Now ask yourself if this bandaged Kilominx that doesn't allow slice rotations is a subset of the original unbandaged Kilominx? I'm told no... both have the same number of permutations and are therefor equivalent puzzles. Mathematically it is precisely this bandaged Kilominx that I'm finding inside a Pentultimate which is order=1 and created with 1 deep cut per axis. So I'm really surprised to find what I thought was an order=2 puzzle inside. It certainly appears to perform as an order=1 puzzle and as its equivalent to the unbandaged Kilominx I've been wondering if the Kilominx should actually be classified as an order=1 puzzle. But how? It sure doesn't fit the definition I've been using. I'm not even sure the bandaged one (which is eqivalent) fits the definition as its very similiar to C222.

I'll need to do a bit of extra thinking about this, but I'm pretty sure that the "order one-ness" comes from the layers on top of the kilominx and bandaging in the kilominx.
Also, calling the bandaged kilominx and the free kilominx the same puzzle seems a bit hasty. The operations that can be performed on the puzzle define the puzzle as do the possible positions. I would still contend that it's an order 2 puzzle, but bandaged for mechanical reasons.

Kinda like how you can still hit all permutations on a 3x3 with one face anchored. Being a subgroup of a puzzle, or having a subset of operators does indeed make it a different puzzle (or at the very least a non-equivalent puzzle) IMO.

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 Post subject: Re: Deep cut puzzlesPosted: Tue Oct 13, 2009 6:27 am

Joined: Thu Dec 02, 2004 12:09 pm
Location: Missouri
TBTTyler wrote:
Kinda like how you can still hit all permutations on a 3x3 with one face anchored.

Well I think that's only true for the normal 3x3x3. If you anchor of face of a super 3x3x3 it should have one-fourth as many permutations... I believe. This Kilominx has all pieces with a specified position and orientation. But you do make a good point... this bandaged Kilominx would solve differently then a free one as you couldn't perform slice rotations so I guess that does make it non-equivalent. I still need to do some thinking on this problem myself.

Thanks,
Carl

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 Post subject: Re: Deep cut puzzlesPosted: Wed Oct 14, 2009 8:36 am

Joined: Mon Aug 02, 2004 7:03 am
Location: Koblenz, Germany
wwwmwww wrote:
Now the question is... does order=1 always equal "deep cut"? In other words... can there be a shallow cut order=1 puzzle?
The Pyraminx (without trivial tips) is a good example. It is not deepcut according to the definition I agreed above but it is order=1 even more because you can think of it as a HMT (really deepcut and order=1) with 4 pieces hidden.
Obviously this is only true if you allow non-symmetric planar cuts. Symmetric planar cut are only possible in order=1-puzzles if they are deepcut.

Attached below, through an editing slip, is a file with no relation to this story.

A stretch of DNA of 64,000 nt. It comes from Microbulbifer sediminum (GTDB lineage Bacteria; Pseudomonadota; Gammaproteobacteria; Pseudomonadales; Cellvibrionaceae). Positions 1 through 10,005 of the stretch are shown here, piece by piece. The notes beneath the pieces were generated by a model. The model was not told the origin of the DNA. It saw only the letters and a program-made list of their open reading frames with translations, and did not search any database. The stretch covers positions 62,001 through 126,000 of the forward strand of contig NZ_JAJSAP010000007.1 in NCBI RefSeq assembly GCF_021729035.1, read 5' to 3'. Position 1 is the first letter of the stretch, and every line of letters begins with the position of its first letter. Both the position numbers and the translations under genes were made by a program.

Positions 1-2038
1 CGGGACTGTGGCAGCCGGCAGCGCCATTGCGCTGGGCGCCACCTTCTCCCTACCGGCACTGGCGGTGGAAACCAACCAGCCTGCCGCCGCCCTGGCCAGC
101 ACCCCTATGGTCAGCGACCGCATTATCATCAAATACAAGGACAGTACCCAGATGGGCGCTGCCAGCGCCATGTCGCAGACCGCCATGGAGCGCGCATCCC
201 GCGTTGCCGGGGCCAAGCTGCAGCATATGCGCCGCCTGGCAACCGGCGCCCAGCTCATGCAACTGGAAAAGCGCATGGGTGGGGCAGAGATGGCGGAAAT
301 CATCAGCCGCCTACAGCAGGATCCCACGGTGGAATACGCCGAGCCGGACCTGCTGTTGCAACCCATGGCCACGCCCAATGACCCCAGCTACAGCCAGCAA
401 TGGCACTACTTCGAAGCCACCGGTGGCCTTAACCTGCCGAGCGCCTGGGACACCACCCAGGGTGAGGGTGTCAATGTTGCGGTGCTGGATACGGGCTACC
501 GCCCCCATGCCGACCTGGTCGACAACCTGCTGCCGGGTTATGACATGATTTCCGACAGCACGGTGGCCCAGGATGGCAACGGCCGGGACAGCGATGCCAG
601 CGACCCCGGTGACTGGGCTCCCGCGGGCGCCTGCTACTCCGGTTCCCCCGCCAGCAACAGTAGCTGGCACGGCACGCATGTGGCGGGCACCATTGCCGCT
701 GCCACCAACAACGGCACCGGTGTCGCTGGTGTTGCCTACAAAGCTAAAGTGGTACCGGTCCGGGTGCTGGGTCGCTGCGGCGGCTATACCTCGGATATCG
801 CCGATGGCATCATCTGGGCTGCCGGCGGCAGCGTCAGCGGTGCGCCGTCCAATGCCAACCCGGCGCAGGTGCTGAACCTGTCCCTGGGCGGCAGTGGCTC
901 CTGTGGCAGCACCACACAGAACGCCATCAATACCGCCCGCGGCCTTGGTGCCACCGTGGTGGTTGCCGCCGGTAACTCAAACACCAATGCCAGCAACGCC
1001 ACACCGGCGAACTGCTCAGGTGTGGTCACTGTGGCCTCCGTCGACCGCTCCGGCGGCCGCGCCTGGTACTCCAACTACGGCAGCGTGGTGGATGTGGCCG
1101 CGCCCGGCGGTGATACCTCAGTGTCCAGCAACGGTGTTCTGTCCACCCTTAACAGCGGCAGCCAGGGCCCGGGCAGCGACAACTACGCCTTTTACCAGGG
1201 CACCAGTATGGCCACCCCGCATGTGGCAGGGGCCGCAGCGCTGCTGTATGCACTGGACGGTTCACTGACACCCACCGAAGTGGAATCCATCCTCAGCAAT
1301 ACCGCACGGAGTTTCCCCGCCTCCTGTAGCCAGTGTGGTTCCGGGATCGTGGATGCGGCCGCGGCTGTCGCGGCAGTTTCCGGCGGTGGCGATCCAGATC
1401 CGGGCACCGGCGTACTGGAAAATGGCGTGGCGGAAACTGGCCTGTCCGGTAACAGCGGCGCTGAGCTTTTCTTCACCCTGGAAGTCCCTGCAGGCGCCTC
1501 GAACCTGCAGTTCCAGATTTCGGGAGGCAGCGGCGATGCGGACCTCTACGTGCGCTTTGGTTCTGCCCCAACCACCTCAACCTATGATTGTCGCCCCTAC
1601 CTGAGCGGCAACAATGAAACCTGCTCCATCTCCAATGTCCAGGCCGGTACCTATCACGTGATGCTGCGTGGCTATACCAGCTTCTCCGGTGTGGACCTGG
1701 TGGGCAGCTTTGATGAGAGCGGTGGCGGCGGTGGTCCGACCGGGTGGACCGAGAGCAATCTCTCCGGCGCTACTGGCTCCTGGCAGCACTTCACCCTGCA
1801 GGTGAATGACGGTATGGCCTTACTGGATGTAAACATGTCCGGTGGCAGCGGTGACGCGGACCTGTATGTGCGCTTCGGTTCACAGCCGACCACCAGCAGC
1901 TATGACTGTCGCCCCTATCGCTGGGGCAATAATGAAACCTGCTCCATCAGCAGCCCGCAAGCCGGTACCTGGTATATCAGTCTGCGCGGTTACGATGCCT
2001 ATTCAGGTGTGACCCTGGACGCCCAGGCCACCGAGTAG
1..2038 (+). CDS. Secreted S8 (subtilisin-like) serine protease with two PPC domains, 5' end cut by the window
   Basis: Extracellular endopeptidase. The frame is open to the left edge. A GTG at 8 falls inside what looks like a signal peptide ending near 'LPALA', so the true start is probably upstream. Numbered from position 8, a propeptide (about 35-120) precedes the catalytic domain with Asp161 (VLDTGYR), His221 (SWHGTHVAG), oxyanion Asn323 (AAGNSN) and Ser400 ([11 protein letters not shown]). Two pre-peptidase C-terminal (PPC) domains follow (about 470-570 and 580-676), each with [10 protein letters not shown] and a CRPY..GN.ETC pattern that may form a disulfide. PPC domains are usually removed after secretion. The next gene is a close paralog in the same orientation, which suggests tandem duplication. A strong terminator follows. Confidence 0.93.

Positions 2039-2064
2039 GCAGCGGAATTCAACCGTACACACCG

I agree with TBTTyler. The C222 is just a bandaged order=2-puzzle although it is a group.

wwwmwww wrote:
Now ask yourself if this bandaged Kilominx that doesn't allow slice rotations is a subset of the original unbandaged Kilominx? I'm told no... both have the same number of permutations and are therefor equivalent puzzles. Mathematically it is precisely this bandaged Kilominx that I'm finding inside a Pentultimate which is order=1 and created with 1 deep cut per axis. So I'm really surprised to find what I thought was an order=2 puzzle inside. It certainly appears to perform as an order=1 puzzle and as its equivalent to the unbandaged Kilominx I've been wondering if the Kilominx should actually be classified as an order=1 puzzle. But how? It sure doesn't fit the definition I've been using. I'm not even sure the bandaged one (which is eqivalent) fits the definition as its very similiar to C222.
The bandaged Kilominx wwwmwww described is indeed similar to the C222-variant of the 3x3x3. The non-different numbers of permutations shouldn't drive you away from that. You already mentioned that <U L R F B> is isomorphic to <U D L R F B> only on a 3x3x3, not on the Super3x3x3. Something similar works on the Kilominx: On the Kilominx <4 6 8 A B C> is isomorphic to <1 2 3 4 5 6 7 8 9 A B C> but not on the Megaminx. The no-slices Kilominx you define has the same number of permutations as the unbandaged Kilominx only because in the Kilominx everything from the Megaminx that disturb that figure has been hidden.

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 Post subject: Re: Deep cut puzzlesPosted: Wed Oct 14, 2009 9:32 am

Joined: Sat Mar 24, 2007 6:58 pm
Location: Louisiana, US
Andreas Nortmann wrote:
The bandaged Kilominx wwwmwww described is indeed similar to the C222-variant of the 3x3x3. The non-different numbers of permutations shouldn't drive you away from that. You already mentioned that <U L R F B> is isomorphic to <U D L R F B> only on a 3x3x3, not on the Super3x3x3. Something similar works on the Kilominx: On the Kilominx <4 6 8 A B C> is isomorphic to <1 2 3 4 5 6 7 8 9 A B C> but not on the Megaminx. The no-slices Kilominx you define has the same number of permutations as the unbandaged Kilominx only because in the Kilominx everything from the Megaminx that disturb that figure has been hidden.
Are you suggesting that every permutation that is possible on an unbandaged Kilominx is also possible on the slices-only Kilominx? How can that be possible if the mechanism does not allow opposite corners to move independently
stardust4ever wrote:
Bram wrote:
....but I haven't figured out a solution method myself and haven't read any by other people.